The Burden of the Humanities

Wilfred M. McClay in The Wilson Quarterly:

What does it mean to speak of the “burden” of the humanities? The phrase can be taken several ways. First, it can refer to the weight the humanities themselves have to bear, the things that they are supposed to accomplish on behalf of us, our nation, or our civilization. But it can also refer to the near opposite: the ways in which the humanities are a source of responsibility for us, and their recovery and cultivation and preservation our job, even our duty.

Both of these senses of burden— the humanities as preceptor, and the humanities as task— need to be included in our sense of the problem. The humanities, rightly pursued and rightly ordered, can do things, and teach things, and preserve things, and illuminate things, which can be accomplished in no other way. It is the humanities that instruct us in the range and depth of human possibility, including our immense capacity for both goodness and depravity. It is the humanities that nourish and sustain our shared memories, and connect us with our civilization’s past and with those who have come before us. It is the humanities that teach us how to ask what the good life is for us humans, and guide us in the search for civic ideals and institutions that will make the good life possible.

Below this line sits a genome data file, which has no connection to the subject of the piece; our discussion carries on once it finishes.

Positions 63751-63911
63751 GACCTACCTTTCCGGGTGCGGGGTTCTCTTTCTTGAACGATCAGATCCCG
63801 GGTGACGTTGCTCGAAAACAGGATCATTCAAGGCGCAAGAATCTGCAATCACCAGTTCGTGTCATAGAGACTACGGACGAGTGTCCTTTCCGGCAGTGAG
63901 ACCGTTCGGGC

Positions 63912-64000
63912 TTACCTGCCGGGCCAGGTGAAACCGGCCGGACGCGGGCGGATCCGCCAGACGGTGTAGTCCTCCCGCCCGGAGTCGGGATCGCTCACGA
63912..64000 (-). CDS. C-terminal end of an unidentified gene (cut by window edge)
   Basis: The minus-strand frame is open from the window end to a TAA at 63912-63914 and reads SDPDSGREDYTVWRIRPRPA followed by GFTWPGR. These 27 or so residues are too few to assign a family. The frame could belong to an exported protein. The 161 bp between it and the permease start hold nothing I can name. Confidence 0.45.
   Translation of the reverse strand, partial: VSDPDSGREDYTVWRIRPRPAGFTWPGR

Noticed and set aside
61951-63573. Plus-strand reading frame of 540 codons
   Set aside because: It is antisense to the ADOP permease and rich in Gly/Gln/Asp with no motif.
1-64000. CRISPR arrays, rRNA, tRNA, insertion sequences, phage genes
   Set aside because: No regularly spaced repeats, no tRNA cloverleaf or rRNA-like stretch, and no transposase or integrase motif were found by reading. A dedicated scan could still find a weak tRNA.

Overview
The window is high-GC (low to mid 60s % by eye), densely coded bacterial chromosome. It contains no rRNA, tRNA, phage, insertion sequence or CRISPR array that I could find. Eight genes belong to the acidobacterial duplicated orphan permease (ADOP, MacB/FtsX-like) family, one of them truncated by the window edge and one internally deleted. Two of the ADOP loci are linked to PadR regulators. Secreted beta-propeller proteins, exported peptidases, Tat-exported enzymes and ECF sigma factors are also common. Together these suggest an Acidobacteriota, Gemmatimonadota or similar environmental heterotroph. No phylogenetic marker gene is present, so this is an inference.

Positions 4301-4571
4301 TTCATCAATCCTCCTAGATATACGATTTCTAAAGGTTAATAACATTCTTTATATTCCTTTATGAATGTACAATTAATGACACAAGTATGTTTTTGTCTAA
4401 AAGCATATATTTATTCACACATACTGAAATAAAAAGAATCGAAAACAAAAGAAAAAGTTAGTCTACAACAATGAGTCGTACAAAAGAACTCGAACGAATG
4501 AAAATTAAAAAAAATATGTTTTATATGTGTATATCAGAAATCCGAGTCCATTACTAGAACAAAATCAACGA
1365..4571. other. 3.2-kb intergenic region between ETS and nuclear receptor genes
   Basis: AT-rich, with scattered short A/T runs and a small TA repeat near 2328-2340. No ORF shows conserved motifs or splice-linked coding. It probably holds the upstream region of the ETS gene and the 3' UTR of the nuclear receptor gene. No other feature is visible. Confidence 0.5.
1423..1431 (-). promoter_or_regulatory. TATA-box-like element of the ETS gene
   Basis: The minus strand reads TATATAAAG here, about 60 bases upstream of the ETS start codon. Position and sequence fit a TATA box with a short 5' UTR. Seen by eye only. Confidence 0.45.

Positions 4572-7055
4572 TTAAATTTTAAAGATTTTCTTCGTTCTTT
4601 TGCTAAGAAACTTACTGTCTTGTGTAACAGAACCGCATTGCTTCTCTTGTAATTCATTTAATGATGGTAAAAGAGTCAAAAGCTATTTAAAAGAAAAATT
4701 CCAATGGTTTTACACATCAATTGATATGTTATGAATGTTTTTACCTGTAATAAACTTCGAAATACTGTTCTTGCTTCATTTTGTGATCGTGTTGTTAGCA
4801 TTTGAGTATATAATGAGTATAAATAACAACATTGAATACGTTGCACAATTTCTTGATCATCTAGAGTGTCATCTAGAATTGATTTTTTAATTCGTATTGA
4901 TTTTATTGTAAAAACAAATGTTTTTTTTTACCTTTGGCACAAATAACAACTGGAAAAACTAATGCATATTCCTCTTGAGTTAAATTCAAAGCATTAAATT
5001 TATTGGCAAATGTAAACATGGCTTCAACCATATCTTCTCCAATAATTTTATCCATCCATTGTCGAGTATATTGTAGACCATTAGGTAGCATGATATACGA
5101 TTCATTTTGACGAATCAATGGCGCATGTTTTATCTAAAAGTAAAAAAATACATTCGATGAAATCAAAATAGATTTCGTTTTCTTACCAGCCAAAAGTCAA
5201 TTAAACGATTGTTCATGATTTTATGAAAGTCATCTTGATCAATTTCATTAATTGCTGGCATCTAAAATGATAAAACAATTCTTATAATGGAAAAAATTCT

The humanities are imprecise by their very nature. But that does not mean they are a form of intellectual finger- painting. The knowledge they convey is not a rough, preliminary substitute for what psychology, chemistry, molecular biology, and physics will eventually resolve with greater finality. They are an accurate reflection of the subject they treat, the most accurate possible. In the long run, we cannot do without them.